What led Kilpatrick to open his column so confidently with such a spectacularly wrong assertion about how the English language works? I won't speculate about his psychology, and I don't know about possible precursors in the prescriptivist literature for this particular piece of weird semantics. But my impression is that artificial rules about usage often start when a half-educated commentator with more self-confidence than insight, and with no respect for either demotic or elite traditions, decides that some common practice is inefficient or illogical. Why such pronouncements occasionally gain widespread acceptance is a question that could be the subject of several dissertations in intellectual history or social psychology. My own guess, FWIW, is that more insight will come from the natural history of religion than from rational choice theory.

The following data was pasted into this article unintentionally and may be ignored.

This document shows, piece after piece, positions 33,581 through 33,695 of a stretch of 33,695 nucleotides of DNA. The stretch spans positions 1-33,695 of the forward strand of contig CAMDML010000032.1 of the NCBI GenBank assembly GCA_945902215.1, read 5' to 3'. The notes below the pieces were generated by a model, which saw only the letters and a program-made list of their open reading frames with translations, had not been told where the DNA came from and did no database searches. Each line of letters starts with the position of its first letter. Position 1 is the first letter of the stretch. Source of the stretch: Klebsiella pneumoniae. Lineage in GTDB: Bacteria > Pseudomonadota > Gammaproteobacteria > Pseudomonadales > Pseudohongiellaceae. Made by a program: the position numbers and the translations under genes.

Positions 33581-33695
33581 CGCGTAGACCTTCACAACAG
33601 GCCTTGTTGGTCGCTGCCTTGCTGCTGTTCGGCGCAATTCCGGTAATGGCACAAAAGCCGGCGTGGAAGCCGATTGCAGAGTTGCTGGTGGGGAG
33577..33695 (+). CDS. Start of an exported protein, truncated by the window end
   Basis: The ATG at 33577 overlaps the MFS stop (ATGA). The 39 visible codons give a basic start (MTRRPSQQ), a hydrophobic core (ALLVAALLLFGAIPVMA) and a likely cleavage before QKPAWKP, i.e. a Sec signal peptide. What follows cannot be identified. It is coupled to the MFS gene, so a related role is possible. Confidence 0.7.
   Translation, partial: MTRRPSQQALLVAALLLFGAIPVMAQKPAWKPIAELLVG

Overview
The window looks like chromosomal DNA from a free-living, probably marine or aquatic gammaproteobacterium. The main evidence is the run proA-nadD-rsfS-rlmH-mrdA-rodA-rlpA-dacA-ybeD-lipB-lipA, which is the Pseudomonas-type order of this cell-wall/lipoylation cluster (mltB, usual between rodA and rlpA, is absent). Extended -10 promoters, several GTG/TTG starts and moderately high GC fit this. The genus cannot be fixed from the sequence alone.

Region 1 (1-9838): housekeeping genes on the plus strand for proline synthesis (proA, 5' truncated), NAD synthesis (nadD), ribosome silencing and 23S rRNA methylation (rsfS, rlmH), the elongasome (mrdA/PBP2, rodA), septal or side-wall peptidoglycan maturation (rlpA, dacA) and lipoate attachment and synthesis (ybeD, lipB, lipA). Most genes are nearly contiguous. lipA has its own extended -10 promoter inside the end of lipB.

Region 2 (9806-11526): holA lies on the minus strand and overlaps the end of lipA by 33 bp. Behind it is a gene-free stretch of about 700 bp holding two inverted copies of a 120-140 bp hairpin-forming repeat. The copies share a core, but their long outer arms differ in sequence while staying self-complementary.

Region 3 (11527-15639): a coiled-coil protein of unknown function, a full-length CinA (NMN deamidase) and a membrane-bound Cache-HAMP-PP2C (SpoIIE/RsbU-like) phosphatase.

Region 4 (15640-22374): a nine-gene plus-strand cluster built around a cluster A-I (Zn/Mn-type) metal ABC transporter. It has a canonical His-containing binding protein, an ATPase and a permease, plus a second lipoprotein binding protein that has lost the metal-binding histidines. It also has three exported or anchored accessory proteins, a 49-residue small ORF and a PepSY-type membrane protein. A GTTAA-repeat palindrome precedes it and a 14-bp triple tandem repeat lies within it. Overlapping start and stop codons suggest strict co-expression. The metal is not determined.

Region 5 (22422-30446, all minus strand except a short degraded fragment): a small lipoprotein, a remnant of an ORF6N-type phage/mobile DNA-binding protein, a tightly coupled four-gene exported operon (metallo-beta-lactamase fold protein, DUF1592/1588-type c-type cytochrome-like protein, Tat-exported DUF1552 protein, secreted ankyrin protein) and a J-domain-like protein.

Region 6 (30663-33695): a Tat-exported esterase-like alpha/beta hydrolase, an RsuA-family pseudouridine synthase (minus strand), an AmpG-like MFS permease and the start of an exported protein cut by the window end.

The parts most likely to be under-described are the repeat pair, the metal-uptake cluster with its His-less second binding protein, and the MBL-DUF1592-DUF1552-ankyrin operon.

This puzzle goes beyond the distinction that Eugene Volokh pointed out several years ago ("The Language Police", 1/26/2003):
Language defined by changing usage is what some call a "grown order" -- a judgment formed by millions of people, based on their senses of what is convenient and comfortable for them. (Free market economic decisions are another classic example of something that's mostly a grown order.) Linguistic prescriptivism (dictionarymakers recording what they think should be the usage, not what is the usage), is a "made order" -- a judgment of a small group of people selected for the purpose of rendering their judgment. Made orders are sometimes useful, for instance in the setting of technical standards. But as to language, I think the grown order approach is far more likely to yield a language that is genuinely responsive to users' needs than the made order approach.